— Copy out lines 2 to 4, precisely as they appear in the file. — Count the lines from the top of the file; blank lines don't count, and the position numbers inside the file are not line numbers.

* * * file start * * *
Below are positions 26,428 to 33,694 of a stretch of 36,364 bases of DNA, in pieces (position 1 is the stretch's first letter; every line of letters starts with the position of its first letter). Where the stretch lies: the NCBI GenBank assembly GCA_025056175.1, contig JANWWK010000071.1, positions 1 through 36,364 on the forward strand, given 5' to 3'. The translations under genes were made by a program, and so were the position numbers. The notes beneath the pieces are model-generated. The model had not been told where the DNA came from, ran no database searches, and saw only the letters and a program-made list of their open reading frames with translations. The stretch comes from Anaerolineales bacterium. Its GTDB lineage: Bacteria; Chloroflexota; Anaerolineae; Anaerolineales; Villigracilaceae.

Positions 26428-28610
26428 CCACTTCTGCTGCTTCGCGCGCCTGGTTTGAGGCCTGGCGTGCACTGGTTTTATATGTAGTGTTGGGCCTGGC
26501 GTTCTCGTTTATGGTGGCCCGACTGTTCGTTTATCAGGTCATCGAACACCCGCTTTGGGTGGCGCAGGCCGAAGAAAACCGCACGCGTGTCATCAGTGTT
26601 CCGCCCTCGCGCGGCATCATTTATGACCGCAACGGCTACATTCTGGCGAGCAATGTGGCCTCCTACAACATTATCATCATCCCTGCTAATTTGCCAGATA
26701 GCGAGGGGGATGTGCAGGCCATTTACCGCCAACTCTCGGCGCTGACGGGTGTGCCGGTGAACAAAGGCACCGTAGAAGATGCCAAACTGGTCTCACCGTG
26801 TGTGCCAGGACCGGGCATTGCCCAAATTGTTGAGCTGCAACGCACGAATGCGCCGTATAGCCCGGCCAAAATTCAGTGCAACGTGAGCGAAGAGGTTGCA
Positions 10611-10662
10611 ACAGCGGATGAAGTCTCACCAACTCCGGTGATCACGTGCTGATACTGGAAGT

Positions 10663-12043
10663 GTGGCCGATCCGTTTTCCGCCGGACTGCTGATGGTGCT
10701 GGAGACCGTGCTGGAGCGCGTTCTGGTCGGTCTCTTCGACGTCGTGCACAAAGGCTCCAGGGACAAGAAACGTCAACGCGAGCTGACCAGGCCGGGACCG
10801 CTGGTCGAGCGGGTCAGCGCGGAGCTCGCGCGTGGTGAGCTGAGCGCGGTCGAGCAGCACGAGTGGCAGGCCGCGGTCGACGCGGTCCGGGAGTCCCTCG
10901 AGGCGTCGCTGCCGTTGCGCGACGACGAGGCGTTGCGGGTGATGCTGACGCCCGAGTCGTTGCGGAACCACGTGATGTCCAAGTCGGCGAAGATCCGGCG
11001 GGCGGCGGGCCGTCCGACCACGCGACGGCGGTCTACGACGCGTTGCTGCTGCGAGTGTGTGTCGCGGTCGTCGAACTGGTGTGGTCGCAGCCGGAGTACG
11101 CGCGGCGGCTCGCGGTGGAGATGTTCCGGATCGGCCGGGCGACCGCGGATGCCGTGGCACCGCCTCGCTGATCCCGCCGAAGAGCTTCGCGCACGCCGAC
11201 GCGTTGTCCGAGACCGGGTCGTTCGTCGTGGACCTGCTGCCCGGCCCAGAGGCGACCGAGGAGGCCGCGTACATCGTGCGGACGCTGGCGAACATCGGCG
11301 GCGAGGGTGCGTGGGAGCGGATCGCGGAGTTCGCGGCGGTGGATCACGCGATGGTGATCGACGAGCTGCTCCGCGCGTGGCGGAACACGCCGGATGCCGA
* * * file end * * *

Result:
Positions 26428-28610
26428 CCACTTCTGCTGCTTCGCGCGCCTGGTTTGAGGCCTGGCGTGCACTGGTTTTATATGTAGTGTTGGGCCTGGC
26501 GTTCTCGTTTATGGTGGCCCGACTGTTCGTTTATCAGGTCATCGAACACCCGCTTTGGGTGGCGCAGGCCGAAGAAAACCGCACGCGTGTCATCAGTGTT